The second group, the postgraduate students, presented an increase in theta/beta ratio activity. They also presented a decrease in alpha rhythm amplitude during the MR serious game scenario. As we previously described, these students were asked to individually solve a very challenging (for their education level) medical scenario. Thus, they had to use all their cognitive faculties in order to overcome this challenge. The results are consistent with the educational setup for this group.

The third group, consisting of specialist neurosurgeon doctors, presented an increase in theta/beta ratio. They also presented an increase in alpha rhythm amplitude, similar to the undergraduate medical students. In this case, the participants (neurosurgeons) were presented with a scenario that required their concentration and initiative to solve, but they were not seriously challenged, since the educational material covered in the case was well within their skills. Thus, they had to commit cognitively to the task, especially to use the MR equipment, but not fully. This cognitive engagement ambivalence is demonstrated by the concurrent increase in theta/beta ratios and alpha rhythm amplitudes.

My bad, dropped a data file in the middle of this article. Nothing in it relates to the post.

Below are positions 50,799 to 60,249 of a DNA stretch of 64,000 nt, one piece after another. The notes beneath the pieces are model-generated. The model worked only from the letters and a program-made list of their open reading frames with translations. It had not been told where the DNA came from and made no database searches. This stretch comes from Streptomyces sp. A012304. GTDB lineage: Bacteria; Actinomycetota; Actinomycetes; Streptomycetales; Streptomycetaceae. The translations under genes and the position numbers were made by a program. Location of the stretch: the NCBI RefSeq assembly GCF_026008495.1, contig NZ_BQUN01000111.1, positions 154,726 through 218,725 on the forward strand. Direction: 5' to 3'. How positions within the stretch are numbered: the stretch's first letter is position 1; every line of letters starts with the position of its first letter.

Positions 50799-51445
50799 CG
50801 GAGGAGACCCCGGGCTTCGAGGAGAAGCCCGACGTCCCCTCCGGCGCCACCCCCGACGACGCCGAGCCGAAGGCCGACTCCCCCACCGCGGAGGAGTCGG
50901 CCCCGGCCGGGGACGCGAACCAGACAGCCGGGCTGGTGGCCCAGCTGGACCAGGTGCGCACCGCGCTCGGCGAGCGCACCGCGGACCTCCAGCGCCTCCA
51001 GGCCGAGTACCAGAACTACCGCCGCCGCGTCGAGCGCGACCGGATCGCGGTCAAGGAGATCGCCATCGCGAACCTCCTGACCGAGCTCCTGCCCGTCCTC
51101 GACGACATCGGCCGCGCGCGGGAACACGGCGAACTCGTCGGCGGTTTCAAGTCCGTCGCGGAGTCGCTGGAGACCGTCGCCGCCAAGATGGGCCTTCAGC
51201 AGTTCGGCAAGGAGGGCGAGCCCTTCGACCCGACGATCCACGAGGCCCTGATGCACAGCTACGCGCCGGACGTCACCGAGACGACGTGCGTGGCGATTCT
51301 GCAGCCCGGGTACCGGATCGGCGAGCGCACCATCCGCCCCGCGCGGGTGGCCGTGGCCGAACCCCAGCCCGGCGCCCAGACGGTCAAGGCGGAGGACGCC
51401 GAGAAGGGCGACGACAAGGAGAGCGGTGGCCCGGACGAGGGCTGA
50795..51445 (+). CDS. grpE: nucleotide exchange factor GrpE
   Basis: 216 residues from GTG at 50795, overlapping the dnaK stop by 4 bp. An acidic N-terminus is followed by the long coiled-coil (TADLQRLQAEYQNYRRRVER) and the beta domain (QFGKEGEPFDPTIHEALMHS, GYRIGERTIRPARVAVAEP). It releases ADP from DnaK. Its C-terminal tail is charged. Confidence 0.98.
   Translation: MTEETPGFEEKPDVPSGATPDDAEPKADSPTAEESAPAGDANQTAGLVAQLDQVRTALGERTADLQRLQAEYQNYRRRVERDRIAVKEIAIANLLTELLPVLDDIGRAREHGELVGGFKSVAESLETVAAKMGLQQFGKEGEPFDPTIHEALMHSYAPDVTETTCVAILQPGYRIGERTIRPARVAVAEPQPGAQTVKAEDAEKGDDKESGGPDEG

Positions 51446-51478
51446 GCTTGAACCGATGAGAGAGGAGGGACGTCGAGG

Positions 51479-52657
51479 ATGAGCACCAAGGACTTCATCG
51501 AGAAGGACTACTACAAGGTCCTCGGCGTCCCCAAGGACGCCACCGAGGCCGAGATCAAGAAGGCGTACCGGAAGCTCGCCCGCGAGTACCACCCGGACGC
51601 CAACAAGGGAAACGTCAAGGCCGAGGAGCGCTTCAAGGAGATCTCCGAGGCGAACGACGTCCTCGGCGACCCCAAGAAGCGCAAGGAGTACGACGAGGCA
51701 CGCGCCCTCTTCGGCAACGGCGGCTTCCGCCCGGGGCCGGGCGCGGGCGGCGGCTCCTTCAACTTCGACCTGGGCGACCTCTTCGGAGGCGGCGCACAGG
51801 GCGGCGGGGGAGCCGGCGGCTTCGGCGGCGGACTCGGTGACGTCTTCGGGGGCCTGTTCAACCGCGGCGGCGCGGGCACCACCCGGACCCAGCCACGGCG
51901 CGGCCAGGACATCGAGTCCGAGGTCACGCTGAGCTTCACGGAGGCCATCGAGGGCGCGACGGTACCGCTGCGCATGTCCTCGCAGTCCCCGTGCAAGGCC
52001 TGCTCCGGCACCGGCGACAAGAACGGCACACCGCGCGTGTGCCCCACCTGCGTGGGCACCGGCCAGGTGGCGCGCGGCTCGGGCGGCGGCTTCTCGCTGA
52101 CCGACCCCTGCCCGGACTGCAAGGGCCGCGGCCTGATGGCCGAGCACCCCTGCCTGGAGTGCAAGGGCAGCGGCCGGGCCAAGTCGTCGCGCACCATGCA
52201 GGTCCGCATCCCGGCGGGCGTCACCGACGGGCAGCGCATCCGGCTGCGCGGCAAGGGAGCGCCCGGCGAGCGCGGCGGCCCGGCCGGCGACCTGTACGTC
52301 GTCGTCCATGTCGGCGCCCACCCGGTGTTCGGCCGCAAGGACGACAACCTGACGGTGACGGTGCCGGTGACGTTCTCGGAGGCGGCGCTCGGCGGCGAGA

Regarding the EDA and HR results, these value were significantly elevated in the VR/MR session versus the baseline educational episode. Elevated HR and EDA are established signs of high arousal, independent of valence [108,109]. HR remained more or less steady on average in all groups, a fact that can be attributed to the overall relaxed environment of the experiment (seated participation, silent room, etc) and the resilience of the average HR in short-term variations. However, almost all the participants presented a significant increase in EDA, which can be attributed to the overall novelty factor of wearing a sense-altering digital device, as well as the immersion and excitement of the interaction with the VR/MR educational resource.